South Africa was once speculated to have a government workforce larger than that of the United States. Think about that for a second or two. A country whose population numbers close to 57 million with more civil servants than a nation of over 300 million individuals. These allegations have been debunked but what became clear is that in South Africa f
ar too many civil servants are employed. In 2014, the actual number of civil servants in South Africa was 2.161 million whereas in the United States there were 21.294-million.
Basic Economics 101. Imagine that you have 10 workers who are employed to dig up a site for the erection of a new public hall. Now imagine that the government could only afford to buy 2 shovels. This leads to inefficiency - 8 workers will not be able to perform their duties due to a lack of resources. Would it not make better sense for them to be employed in other avenues where their value can be impactful and be of service to the community? In South Africa we have an oversupply of civil servants and the wage bill will inevitably continue growing, which will force government to turn yet again to the tax payer for increased funding.
President Cyril Ramaphosa announced plans to cut the number of civil servants and thus free up government expenditure. No concrete plan was set in motion, but groundwork was carried out to show what the President’s intentions would be. This was met with vehement rejection and condemnation by many of the unions in South Africa. They felt that the loss of jobs such an action would bring about could not be justified. It is understandable why they would not want people to lose jobs, after all, from their perspective, they are paid to ensure job security. But from an economic perspective, the announcement made perfect sense – how can you justify having civil servants on the payroll when they are not being productive? These resources could be put to better use elsewhere.
The average civil servant in South Africa earns about R328,000 per annum but this varies by occupation and location. As it stands, the government wage bill of R587 billion is almost a full third of the annual budget. We already have a budget deficit and it was estimated that SARS could miss its target of Tax Revenue collection by R51 billion. On top of this, free higher education places an additional burden on the state coffers. It was estimated that more than R30 billion is needed simply to keep things afloat. It is a continual battle as the piggybank is squeezed ever tighter.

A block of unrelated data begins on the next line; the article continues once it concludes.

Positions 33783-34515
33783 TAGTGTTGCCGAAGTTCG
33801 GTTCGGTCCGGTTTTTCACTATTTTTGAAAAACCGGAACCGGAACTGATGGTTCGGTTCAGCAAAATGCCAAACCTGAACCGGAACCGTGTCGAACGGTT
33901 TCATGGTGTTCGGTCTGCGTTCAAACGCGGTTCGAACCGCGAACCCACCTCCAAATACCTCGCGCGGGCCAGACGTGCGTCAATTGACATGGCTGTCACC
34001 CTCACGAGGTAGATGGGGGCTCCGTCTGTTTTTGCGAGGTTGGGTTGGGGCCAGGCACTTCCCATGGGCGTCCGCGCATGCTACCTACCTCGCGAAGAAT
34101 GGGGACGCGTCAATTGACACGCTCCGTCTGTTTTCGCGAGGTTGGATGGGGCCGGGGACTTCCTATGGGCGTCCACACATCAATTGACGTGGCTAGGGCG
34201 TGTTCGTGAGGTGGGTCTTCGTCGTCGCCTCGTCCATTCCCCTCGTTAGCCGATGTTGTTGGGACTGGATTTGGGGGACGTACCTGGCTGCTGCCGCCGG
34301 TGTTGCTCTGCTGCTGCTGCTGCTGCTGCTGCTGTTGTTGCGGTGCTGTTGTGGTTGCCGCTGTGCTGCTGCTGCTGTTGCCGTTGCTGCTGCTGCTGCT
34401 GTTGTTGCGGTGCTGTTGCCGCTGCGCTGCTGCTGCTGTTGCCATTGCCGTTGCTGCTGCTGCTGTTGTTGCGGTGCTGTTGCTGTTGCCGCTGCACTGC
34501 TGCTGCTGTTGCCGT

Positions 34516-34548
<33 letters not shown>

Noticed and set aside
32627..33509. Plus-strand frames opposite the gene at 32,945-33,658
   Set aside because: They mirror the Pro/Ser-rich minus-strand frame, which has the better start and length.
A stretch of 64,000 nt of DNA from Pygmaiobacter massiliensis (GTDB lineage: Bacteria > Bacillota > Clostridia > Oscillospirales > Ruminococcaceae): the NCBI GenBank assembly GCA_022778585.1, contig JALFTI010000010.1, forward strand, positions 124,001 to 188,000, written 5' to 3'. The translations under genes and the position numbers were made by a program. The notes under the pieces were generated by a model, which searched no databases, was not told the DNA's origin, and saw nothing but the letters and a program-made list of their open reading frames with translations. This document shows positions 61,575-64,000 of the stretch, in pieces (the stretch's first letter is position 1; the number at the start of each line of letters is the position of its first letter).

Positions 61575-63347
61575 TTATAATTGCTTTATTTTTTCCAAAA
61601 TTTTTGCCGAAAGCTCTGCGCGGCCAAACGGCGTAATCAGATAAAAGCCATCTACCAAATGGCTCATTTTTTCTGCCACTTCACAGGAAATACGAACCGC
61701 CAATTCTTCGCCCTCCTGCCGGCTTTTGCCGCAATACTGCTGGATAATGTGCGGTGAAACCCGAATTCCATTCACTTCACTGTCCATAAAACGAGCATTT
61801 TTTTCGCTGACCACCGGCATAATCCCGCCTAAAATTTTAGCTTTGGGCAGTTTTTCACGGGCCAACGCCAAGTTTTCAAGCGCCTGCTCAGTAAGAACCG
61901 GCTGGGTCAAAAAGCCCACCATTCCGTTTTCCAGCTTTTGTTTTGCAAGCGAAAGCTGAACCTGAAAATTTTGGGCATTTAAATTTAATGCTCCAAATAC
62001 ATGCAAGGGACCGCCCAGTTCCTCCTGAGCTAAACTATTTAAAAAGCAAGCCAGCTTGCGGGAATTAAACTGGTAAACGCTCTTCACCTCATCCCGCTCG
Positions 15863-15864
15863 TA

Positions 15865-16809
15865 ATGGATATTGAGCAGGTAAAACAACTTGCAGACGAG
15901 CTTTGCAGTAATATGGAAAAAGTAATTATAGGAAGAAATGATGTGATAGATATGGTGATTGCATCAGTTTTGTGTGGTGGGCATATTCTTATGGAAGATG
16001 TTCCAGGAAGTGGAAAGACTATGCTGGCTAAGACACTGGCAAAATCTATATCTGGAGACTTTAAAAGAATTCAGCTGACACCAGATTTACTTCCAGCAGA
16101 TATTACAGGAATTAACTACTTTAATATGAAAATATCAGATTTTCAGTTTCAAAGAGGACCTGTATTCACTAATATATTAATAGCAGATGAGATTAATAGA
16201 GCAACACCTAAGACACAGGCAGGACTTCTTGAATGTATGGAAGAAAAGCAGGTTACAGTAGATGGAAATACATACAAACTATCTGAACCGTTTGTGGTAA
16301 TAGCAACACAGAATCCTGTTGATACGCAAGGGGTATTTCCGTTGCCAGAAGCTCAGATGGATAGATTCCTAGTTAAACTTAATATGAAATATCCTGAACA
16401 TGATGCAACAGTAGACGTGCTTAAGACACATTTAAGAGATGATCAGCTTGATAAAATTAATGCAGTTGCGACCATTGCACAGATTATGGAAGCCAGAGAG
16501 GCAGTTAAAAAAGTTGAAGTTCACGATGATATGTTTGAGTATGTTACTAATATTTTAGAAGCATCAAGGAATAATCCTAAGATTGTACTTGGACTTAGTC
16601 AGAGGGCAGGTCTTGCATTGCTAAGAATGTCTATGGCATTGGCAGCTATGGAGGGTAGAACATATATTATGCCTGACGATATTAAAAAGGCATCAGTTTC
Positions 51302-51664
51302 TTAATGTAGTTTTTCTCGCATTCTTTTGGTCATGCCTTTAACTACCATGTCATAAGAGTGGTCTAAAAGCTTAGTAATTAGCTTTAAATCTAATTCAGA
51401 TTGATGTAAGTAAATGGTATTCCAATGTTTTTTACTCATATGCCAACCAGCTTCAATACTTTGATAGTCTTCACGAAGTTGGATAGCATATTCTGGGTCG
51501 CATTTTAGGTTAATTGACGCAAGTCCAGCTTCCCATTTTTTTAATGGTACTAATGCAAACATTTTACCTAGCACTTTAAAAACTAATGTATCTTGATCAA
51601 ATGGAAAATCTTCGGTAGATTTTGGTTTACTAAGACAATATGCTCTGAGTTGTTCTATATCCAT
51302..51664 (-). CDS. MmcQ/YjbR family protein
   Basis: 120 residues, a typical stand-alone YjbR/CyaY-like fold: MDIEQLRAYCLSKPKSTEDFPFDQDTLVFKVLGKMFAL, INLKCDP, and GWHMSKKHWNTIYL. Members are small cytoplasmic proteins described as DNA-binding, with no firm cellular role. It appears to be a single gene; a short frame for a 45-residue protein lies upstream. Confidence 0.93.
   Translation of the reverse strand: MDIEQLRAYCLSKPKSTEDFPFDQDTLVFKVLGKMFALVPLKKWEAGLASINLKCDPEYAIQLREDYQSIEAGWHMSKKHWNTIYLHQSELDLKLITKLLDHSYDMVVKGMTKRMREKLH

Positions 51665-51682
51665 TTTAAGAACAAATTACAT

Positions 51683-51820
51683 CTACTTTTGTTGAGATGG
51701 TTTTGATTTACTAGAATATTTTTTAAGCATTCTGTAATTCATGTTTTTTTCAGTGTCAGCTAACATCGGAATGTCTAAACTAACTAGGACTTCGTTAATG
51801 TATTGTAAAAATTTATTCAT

The public service wage bill is not sustainable. Wage growth should be linked to productivity of employees. The wage bill has been growing at an average of more than 10% per annum which is over and above inflation (which was sitting at 4.9% as of August). Every other year, nominal compensation spending has outstripped nominal GDP growth. Basically, over time, as the country generates less capital, more of the government budget is spent on the public sector wage bill.
This is a serious misallocation of government resources. If every civil servant was being efficient, it would not be a problem. But when the refuse piles up on streets and the delays in delivering services of all kinds is time-consuming and unsatisfactory, it begins to grate on the citizens’ nerves. A vicious cycle.
Just to show how bloated the wage bill is, a comparison of the wage bill between different countries is shown below.
When compared to other emerging markets, we have the highest compensation of civil servants and this costly burden on taxpayers is not about to improve any time soon. If you are looking for a pay raise and your boss is not giving you one, it may be time to start working for the government. They pay extremely well!
https://tradingeconomics.com/south-africa/inflation-cpi Njabulo Mhlambi holds a BCom Economics (Honours) degree from the University Of Pretoria